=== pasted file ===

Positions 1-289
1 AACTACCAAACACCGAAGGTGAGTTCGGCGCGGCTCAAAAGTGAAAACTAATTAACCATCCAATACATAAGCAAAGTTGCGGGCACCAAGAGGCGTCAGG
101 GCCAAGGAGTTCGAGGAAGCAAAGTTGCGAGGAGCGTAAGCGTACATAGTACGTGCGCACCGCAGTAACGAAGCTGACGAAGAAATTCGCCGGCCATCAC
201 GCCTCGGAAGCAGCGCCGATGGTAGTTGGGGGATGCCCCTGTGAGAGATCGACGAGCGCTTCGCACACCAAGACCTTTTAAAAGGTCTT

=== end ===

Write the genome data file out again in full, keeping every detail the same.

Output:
Positions 1-289
1 AACTACCAAACACCGAAGGTGAGTTCGGCGCGGCTCAAAAGTGAAAACTAATTAACCATCCAATACATAAGCAAAGTTGCGGGCACCAAGAGGCGTCAGG
101 GCCAAGGAGTTCGAGGAAGCAAAGTTGCGAGGAGCGTAAGCGTACATAGTACGTGCGCACCGCAGTAACGAAGCTGACGAAGAAATTCGCCGGCCATCAC
201 GCCTCGGAAGCAGCGCCGATGGTAGTTGGGGGATGCCCCTGTGAGAGATCGACGAGCGCTTCGCACACCAAGACCTTTTAAAAGGTCTT